My father does not like strawberries or Japanese food, both for the same reason – his eyes are excited but then his tongue is disappointed. He likes strawberry jam and he likes tempura, sweet and rich and salty enough for his hearty palate.
His love, too, of wild strawberries made me wonder if he just hasn’t had good strawberries in a long time, or if he’s ever had good Japanese food. As soon as strawberry season rolled in in Oregon, I knew that the former had to be true (I don’t think I ever want to live somewhere without berries this good), and after dragging him out to Biwa when he came to visit, the latter idea started to sparkle. Biwa is my favorite Japanese restaurant so far in Portland, an izakaya tucked away on 9th and Ankeny, just south of Farm.
Well-coated concrete floors and unfinished ceilings give Biwa a very haute appeal, but the warm lighting and recycled Douglas fir woodwork make it accessible and welcoming. There is a note at the bottom of the menu that lists all of its staff by name, and every one of these hardworking izakaya gurus has been knowledgeable and caring about everything that they have made and served us, without an ounce of pretention. This is the soul of foodie Portland – a love of eating, an appetite for daring, a balance of realism.
Food: every time I’ve come here we’ve chosen off the menu with no sense of individual ownership – share everything, because everything is worth sharing. The last time I went, with Farzad, we started off with the seaweed and lotus root salad.
This is a far cry from the seaweed salad you get at the megamart sushi cooler; after the first bite, I knew I could never go back to that gelatinous pile of greens again. This tastes like the ocean. A boldly romantic statement, I know. It deserves it. Aqueous, ethereal, with a light touch of vinegar to help things along. You don’t just eat this salad, you breathe it in.
The grilled fava beans were almost there, but didn’t quite hit the mark. Farzad, who grew up in Iran and has spent time in many fava-intensive households, said they were just undercooked. I imagine this is a result of being grilled over crazy-high heat to make them pretty but just a little too toothsome. A big chunk of the menu here is devoted to foods grilled so simply, though, and I am eager to explore it.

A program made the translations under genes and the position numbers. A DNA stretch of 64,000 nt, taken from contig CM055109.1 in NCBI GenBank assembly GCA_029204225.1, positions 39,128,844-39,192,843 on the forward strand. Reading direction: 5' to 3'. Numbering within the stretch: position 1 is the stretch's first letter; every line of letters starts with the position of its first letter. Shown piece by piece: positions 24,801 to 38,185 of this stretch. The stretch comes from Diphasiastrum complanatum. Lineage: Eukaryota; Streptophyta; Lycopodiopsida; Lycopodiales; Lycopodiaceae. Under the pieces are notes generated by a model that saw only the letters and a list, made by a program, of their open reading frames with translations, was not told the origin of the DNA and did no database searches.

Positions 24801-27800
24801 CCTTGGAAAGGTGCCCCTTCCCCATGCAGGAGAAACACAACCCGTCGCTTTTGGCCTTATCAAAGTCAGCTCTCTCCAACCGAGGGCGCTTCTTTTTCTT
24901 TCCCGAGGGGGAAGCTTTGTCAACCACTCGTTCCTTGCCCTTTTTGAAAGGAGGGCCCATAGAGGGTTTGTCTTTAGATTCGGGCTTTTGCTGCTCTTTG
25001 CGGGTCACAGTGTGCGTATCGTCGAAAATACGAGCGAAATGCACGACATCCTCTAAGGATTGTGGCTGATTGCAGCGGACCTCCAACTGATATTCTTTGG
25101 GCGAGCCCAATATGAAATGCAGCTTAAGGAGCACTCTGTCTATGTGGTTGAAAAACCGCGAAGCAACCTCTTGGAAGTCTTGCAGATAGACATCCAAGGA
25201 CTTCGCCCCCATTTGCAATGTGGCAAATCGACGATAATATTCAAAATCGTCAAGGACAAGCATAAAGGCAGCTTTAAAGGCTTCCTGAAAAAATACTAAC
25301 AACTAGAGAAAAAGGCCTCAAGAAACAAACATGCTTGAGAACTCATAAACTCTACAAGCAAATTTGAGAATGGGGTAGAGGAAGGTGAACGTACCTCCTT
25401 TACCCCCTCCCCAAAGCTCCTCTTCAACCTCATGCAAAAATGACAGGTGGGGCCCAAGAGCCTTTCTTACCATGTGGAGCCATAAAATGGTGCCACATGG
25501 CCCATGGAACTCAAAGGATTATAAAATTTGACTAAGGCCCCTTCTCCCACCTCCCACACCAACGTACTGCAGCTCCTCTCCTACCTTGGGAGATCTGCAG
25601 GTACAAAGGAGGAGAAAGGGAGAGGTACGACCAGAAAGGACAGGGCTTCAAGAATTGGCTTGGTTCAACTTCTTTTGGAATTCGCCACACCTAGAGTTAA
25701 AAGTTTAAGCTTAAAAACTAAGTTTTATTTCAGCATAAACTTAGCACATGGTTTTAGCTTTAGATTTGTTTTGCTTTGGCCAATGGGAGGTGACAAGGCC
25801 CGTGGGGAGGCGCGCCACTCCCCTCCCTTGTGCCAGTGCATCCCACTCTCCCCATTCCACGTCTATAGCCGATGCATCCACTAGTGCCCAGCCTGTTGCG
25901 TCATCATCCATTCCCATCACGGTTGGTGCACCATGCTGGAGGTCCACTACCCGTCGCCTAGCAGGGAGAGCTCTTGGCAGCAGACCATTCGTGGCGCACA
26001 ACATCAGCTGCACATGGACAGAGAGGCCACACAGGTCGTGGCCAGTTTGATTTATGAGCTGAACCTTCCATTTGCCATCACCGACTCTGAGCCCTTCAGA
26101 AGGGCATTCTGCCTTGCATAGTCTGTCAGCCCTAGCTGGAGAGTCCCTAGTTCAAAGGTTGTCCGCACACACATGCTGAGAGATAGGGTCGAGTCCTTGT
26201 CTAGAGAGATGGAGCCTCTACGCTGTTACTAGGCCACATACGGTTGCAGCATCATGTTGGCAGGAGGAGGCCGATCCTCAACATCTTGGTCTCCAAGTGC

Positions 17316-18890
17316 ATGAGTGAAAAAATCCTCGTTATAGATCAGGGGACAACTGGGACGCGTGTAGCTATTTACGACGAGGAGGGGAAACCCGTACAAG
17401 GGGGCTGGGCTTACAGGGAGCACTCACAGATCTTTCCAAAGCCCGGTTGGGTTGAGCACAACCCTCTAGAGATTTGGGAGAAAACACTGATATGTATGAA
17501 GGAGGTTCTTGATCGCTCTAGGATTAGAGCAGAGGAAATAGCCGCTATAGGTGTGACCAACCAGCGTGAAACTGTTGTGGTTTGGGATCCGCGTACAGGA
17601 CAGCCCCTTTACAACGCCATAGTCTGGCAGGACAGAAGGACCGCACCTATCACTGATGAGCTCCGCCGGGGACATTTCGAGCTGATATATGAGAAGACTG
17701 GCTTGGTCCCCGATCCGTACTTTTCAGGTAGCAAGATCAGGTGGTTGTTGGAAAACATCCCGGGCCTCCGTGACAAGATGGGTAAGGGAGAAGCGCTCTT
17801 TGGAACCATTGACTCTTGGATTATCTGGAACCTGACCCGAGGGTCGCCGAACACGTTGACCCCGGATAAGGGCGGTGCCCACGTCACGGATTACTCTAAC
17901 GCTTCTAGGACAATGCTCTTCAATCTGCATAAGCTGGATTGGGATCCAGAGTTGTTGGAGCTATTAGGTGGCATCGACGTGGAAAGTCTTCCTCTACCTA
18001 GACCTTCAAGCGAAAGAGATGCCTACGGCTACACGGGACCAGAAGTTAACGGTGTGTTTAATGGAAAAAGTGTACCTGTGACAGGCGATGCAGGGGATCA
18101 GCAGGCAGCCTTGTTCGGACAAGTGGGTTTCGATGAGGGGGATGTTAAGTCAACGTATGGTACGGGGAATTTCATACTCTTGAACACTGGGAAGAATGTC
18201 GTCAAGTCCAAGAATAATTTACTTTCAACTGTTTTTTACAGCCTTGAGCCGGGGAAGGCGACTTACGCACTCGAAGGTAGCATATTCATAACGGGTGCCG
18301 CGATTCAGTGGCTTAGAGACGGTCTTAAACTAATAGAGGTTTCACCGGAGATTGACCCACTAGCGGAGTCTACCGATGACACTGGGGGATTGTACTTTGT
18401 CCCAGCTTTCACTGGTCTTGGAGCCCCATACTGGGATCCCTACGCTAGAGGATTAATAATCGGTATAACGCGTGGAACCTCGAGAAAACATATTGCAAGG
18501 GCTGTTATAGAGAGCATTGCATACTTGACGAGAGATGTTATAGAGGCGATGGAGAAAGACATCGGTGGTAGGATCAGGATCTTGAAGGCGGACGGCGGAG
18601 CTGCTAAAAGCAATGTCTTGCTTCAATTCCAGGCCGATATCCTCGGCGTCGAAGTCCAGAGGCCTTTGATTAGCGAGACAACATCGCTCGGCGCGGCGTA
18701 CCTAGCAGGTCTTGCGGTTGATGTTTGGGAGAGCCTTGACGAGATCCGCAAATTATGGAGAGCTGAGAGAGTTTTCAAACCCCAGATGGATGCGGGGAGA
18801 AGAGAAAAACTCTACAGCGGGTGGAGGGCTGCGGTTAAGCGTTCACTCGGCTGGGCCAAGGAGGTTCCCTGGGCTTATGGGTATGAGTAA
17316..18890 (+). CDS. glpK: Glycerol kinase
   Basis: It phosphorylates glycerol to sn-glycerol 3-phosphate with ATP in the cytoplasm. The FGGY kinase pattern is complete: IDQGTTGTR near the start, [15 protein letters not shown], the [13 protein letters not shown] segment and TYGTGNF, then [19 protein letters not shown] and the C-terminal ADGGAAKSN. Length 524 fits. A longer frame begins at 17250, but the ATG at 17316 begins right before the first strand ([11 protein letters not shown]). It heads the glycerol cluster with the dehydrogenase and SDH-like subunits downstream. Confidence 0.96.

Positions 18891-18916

It’s difficult to take a good picture of deep-fried foods, especially when you want nothing more than to be eating them. Such is the case with the deep-friend kimchee. This stuff is crack. The first time I came here, I was with Zeke, and he ordered this and I tasted it and I was so overwhelmed with this new flavor sensation that I didn’t know what to make of it, couldn’t be sure if I liked it. I kept thinking about it, though, through the udon, through the grilled rice ball, through the tea-and-rice porridge, and I was still mulling it over as my head hit the pillow that night. When I woke up the next day, all I wanted was deep-friend kimchee. I went back that night. The server understood.
Finally, the udon. It’s a mainstay of my visits here, handmade noodles in a deep, rich broth, with veggies on top. Slurpable and filling. I, like many vegetarians, am always so happy when the soup at a place is one that I can eat because it’s not made with animal stock, and I’m even happier when said soup is actually delicious and not just made with water. (Water as a base for udon, though, would just be sacrilege.) Biwa makes a vegan udon and an omnivorous udon, as they do with many of their menu items. It’s so nice being able to say, “I’d like all of these made vegan please…” before I begin my order, and not get an eye roll from the server.
I could gush about Biwa all night, but in the end, I will say simply that I think my father no longer crosses Japanese food off his list of theoretical dinner ventures. Next year, I’ll make sure he’s here for strawberry season.
215 SE 9th Ave
open daily 5 to midnight